As is evident from the foregoing, the red light emitting phosphor of the invention emits red light at a high efficiency and a high luminance in response to excitation light having a wavelength of 350 to 420 nm, is effective for drastically improving the emission luminance in the red region of a light emitting device comprising the red light emitting phosphor, and thus produces red emission at a consistent intensity in response to a wide wavelength range of from long-wavelength ultraviolet radiation to short-wavelength visible light.

Since the inventive red light emitting phosphor is little affected by variations in wavelength of the exciting light, it enables to display a subtle color tone in a more precise and reproducible manner when it is combined with green and blue light emitting phosphors so that the phosphors produce emissions in response to light from a semiconductor light emitter capable of emitting light of the above-described wavelength, for providing a display of white or intermediate color.

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US7427366Jul 5, 2005Sep 23, 2008Sarnoff Corporationphosphorescent mixtures comprising alkaline earth metal thiogallates activated with europium, praseodymium and/or halides, used in light emitting devices, to convert light to higher wavelengths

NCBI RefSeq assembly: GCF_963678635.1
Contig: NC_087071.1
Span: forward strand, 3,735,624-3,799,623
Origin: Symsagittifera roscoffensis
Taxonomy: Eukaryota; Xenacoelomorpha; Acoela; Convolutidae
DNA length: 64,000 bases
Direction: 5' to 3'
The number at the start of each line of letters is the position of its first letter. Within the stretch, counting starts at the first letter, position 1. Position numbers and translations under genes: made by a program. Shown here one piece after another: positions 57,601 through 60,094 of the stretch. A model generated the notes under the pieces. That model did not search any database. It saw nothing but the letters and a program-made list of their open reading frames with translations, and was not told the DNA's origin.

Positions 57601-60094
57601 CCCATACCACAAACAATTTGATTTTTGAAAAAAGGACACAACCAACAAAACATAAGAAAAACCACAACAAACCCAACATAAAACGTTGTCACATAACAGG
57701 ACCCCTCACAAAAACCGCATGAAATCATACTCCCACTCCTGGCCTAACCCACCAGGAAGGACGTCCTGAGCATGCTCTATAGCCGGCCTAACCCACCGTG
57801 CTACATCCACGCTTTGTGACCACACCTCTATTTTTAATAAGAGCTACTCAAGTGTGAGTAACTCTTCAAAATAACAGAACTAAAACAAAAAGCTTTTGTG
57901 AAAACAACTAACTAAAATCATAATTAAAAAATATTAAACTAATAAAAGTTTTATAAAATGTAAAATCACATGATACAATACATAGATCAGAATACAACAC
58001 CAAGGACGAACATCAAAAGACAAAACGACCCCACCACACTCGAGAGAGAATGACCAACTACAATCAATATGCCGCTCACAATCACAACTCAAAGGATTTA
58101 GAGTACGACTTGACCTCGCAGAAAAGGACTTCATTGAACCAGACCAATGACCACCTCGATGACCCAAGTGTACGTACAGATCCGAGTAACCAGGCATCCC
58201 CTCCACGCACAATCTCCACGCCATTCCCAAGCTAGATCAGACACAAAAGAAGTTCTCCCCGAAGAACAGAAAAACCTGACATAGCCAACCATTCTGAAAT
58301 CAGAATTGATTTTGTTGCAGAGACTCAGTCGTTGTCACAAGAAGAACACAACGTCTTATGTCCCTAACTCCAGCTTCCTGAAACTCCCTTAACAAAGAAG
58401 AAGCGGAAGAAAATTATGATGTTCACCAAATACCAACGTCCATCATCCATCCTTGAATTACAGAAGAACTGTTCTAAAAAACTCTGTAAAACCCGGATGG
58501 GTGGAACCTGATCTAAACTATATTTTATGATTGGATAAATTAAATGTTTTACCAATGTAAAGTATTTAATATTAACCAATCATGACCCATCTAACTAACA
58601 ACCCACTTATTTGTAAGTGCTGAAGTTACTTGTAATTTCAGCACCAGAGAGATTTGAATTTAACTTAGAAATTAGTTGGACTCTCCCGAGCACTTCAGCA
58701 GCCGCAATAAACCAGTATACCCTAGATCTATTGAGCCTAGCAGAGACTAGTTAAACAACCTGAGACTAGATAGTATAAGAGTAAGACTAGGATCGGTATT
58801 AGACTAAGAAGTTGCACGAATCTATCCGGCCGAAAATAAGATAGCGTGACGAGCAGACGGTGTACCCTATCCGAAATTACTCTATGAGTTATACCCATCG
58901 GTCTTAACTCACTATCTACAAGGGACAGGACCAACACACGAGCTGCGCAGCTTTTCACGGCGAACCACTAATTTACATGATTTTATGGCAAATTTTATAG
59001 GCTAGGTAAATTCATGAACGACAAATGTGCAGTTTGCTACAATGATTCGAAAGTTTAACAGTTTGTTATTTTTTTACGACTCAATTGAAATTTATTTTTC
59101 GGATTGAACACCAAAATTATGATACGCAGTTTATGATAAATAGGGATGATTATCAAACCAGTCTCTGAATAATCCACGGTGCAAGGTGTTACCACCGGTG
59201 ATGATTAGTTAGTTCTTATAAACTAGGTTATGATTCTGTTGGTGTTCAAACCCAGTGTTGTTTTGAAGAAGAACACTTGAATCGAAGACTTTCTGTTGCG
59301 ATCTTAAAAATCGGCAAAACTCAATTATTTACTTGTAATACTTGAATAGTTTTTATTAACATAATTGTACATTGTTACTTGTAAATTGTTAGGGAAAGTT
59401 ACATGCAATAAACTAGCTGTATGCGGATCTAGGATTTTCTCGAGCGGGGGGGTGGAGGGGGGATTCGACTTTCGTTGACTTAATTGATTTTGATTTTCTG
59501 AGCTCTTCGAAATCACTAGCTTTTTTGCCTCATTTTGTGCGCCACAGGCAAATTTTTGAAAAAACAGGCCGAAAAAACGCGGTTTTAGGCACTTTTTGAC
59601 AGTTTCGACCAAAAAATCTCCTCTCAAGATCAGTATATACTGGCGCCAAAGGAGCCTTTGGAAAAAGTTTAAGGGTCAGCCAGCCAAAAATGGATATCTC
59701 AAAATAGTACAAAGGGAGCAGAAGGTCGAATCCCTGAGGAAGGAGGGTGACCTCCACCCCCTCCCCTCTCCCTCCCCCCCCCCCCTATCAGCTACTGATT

US7691293 *Sep 1, 2006Apr 6, 2010Kabushiki Kaisha Fine Rubber Kenkyuushofor precise reproduction of minute color shades and emits white or intermediate light at high luminance; semiconductors; diodes
US7713442Sep 28, 2007May 11, 2010Lightscape Materials, Inc.Metal silicate halide phosphors and LED lighting devices using the same
US7943719 *Feb 28, 2008May 17, 2011The Regents of the University of California;Encapsulation resins
US8247969 *Sep 28, 2010Aug 21, 2012GEM Weltronics TWN CorporationOptical lens having fluorescent layer adapted for LED packaging structure
US20090127510 *May 10, 2006May 21, 2009Keio UniversityFine particle and red fluorescence conversion medium using the same
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Classifications
U.S. Classification313/503, 252/301.5, 257/98, 313/498, 257/100, 257/90, 252/301.40P, 257/89, 313/502, 313/501, 252/301.40R, 313/512, 313/499
International ClassificationH01J1/62, H01L29/201, C09K11/77, H05B33/04, H01L29/227, C01G39/00, H01J63/04, C01G41/00, C09K11/68, H05B33/14, H01L33/50
Cooperative ClassificationC09K11/7794, C01P2002/84, C09K11/7789, C09K11/7734, C01P2002/77, H01L33/502, H05B33/14, C01G39/006, C01G41/006, C09K11/7736, C09K11/7739
European ClassificationC09K11/77N8, H05B33/14, C09K11/77T2H4, C09K11/77T8, C09K11/77N10B2, C01G41/00D, C09K11/77N6, C01G39/00D
Legal Events